• The Power of Habit: Why We Do What We Do in Business and Life (Charles Duhigg) – I’m reading this book right now, and it’s blowing me away. Duhigg argues that habits are made up of a repetitive cycle of 1) cue, 2) routine, and 3) reward. As such, we can’t necessarily eliminate a habit, but we can replace it. Pay attention to the cue, practice the new habit, be reinforced by the reward. The good news is that this means we really can change, and Duhigg shows us positive examples that range from an overweight divorcee who became a marathon runner to Tony Dungy’s football players to the work of Alcoholics Anonymous and the CEO of a major company. The book also discusses the concept of a “keystone habit,” which is to say that often when we change one central habit, it spills into other parts of our lives. So if we become healthier in one area of our lives, other parts often follow.
  • Daring Greatly: How the Courage to Be Vulnerable Transforms the Way we Live, Love, Parent, and Lead (Brene Brown) – For starters, it would probably be worth your time to watch Brown’s Ted Talks. But in this book, she shows (again) how vulnerability is the key to living more wholeheartedly in all parts of our lives. Of course, there’s a reason we would rather run from or numb or hide our vulnerability. Facing those parts of ourselves is terrifying and few things are more painful than exposing our figurative or literal nakedness and then getting rejected by the person you offered it to. Hence, the need to “dare greatly” and to trust in that process until it becomes — wait for it! — a habit.
  • Essentialism: The Disciplined Pursuit of Less (Greg McKeown) – Early on in this book, the author shows us two drawings. The first is of a circle with a bunch of little arrows pointing outward. This is, he explains, how we live when we’re giving a little bit to a lot of things. Then right next to the first drawing is a second circle. This one only has one arrow, which is much longer, and points in one direction. This is what happens when we begin to let go of all the commitments and time waster’s that prevent us from the life we want. So for example, I’ve recently let go of texting, Facebook, and LinkedIn. Not necessarily because those things are “bad,” but they did occupy some of my time and energy, and they didn’t necessarily fit with what McKeown called my “essential intent.” Reading this book forced me to do some reflection about what exactly those intents are for me during this season of life.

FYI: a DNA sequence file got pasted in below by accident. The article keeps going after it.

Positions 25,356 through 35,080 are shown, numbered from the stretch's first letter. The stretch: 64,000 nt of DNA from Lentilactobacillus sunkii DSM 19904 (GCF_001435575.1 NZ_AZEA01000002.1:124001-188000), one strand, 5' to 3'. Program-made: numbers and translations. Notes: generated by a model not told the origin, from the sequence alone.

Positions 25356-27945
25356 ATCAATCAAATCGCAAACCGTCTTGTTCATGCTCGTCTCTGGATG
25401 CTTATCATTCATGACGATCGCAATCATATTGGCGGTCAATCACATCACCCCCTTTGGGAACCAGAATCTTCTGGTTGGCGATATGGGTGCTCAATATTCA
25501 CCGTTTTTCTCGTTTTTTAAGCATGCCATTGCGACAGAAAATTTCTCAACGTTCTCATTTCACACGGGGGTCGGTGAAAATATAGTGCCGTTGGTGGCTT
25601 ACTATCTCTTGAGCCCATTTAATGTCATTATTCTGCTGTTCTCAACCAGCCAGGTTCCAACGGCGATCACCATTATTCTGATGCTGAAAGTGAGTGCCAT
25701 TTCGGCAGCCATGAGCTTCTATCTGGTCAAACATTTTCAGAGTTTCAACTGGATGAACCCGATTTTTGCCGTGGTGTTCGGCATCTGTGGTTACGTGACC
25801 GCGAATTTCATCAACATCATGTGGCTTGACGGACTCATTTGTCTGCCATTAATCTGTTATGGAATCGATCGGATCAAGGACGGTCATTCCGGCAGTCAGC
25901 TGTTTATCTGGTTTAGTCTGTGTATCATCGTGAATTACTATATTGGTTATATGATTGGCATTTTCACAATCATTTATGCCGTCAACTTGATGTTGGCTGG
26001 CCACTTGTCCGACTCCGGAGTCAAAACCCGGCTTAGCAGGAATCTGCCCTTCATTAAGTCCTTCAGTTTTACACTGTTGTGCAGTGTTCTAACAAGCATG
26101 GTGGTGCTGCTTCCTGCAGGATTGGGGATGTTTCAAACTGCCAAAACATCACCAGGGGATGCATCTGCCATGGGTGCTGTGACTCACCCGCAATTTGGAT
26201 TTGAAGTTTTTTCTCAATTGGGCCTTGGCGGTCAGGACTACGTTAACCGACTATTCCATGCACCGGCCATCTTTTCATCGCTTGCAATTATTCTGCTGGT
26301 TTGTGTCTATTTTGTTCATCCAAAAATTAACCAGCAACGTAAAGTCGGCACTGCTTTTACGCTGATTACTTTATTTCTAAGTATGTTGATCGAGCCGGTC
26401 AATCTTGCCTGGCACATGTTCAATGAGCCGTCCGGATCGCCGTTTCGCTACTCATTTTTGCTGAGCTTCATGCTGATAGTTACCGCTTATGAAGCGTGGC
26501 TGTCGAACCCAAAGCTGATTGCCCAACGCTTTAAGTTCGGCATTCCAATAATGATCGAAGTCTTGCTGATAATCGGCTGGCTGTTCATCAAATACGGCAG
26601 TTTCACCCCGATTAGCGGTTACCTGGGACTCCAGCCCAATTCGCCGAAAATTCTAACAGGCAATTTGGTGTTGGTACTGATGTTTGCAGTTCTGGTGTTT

• Start: Punch Fear in the Face, Escape Average, and Do Work That Matters (Jon Acuf) – This was a good book to help me think about the various phases of a career arc. Who knew: you don’t build anything worthwhile in a day! The five stages, according to Acuf, are learning, editing, mastering, harvesting, and guiding. But in addition to these stages, the author also gives us tools for facing some of the fear that prevents us from taking the risks that might lead us toward more meaningful work.


  • The Complete Guide to Money (Dave Ramsey) – Ahhh, yes: I am currently going through Financial Peace University. This is the first month of my life trying to live on budget! Thankfully, for all my schooling, I have somehow avoided taking out a crippling amount of debt. It has helped that I’ve tended to be somewhat frugal in my spending and aggressive in my paying off debt when I actually had income. Still, the truth is there’s so much I haven’t known about how money works, and I’ve always been a small disaster away from absolute ruin. Not to mention, impulsive and compulsive habits in other areas have led to impulsivity and compulsivity with money. So now I’m trying to get smarter and to change my behavior. Ramsey helps by showing us some of the problems (how much we accept debt as a long-term reality, how much we let marketers and salesmen play us, etc.) while also pointing us toward very concrete steps to include our financial lives. After the insurance chapter, for example, it became clear that there were several adjustments I needed to make in terms of the insurance I do and don’t purchase.

What about you? If there’s an influential book in your life that isn’t on my list, add it as a comment!

  • Maggie Patton

    The Millionaire Next Door by Thomas Stanley offers some good financial advice! He wrote it back in ’96, so some of the numbers and statistics might be a bit off, but the author offers some good tips, and the book itself is fascinating.